Brazilian machinery taking the lead in East Africa

By | January 29, 2012

Dominic Wanjihia showed us this chaff cutter made in Brazil he’d picked up for 35,000 Kenyan Shillings (around USD400 or thereabouts). He’s using it to test and run his biogas generators at his workshop.

Brazil? Not Indian or Chinese? What about the jua kali makers, don’t they make one far cheaper?

Brazil, he said. They’ve got the best quality, the best materials and the best finish for the price – far better than anything I’ve seen out of India or China (here in the Kenyan market). And the jua kali makers don’t manage to balance it properly so the welded seams start tearing from the machine’s vibrations after a while.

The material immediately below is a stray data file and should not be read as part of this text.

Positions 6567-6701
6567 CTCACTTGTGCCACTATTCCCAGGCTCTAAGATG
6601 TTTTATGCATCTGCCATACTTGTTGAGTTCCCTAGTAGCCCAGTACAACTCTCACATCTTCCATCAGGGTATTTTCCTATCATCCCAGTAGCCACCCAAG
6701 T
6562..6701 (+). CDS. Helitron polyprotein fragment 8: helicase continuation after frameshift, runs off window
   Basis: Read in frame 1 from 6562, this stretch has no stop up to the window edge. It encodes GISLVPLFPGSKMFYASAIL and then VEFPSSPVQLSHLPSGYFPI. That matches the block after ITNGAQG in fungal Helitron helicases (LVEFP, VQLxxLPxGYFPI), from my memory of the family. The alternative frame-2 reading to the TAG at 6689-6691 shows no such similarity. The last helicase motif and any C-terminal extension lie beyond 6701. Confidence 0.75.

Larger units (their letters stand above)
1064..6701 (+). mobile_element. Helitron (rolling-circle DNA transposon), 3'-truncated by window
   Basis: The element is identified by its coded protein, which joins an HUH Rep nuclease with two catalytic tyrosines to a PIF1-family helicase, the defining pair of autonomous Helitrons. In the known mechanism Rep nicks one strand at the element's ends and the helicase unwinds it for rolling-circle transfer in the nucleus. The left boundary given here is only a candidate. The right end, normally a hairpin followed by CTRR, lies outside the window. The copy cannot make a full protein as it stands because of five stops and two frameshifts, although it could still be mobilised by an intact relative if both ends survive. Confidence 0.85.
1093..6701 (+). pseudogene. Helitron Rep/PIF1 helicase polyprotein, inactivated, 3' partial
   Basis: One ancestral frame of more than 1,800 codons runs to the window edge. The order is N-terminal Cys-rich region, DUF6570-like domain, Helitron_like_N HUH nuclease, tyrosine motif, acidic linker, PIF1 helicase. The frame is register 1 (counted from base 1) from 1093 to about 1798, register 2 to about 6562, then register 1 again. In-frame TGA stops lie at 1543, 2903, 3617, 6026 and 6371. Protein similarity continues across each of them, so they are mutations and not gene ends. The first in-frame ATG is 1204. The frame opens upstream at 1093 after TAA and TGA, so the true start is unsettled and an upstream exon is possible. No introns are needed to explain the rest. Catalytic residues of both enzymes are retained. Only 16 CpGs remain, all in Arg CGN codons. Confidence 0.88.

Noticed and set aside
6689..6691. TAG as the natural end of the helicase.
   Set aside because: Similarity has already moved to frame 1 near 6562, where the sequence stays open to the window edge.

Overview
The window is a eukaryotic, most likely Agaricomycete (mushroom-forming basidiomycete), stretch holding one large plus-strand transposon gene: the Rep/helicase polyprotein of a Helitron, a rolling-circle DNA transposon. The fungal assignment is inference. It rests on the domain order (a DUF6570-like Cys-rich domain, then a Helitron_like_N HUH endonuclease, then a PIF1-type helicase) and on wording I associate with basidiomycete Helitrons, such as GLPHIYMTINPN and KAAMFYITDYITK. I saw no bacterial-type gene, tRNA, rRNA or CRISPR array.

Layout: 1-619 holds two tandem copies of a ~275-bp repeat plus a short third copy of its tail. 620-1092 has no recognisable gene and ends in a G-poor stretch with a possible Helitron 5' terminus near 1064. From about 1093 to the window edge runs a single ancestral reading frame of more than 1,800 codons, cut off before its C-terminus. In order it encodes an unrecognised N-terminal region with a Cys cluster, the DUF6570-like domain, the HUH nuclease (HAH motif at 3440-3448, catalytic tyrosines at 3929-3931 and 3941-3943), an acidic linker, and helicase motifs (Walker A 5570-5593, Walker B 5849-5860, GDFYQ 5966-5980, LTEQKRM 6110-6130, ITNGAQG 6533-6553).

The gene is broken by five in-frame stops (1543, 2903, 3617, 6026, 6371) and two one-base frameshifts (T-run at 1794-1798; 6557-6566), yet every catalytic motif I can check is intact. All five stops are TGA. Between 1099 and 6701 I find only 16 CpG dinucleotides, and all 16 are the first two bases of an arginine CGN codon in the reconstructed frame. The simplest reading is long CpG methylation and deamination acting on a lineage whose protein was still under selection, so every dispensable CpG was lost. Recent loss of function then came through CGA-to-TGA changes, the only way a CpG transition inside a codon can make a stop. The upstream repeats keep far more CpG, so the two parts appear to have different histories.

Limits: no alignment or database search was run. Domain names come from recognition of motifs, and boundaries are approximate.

We’ve read about increasing South South trade between numerous Sub Saharan countries and the emerging economies of the BRIC nations but this is something I’d have never imagined. Dominic was our guide through the informal manufacturing sector in Kenya when I’d first come in the Autumn of 2010 to take a closer look at innovation under conditions of scarcity. At that time, if the majority of the machine tools used were not of local manufacture, they tended to be imported from China, or used ones from India.

Brazil is certainly taking this emerging market opportunity very seriously if they’ve managed to not only enter the market but gain such a reputation in so short a time.

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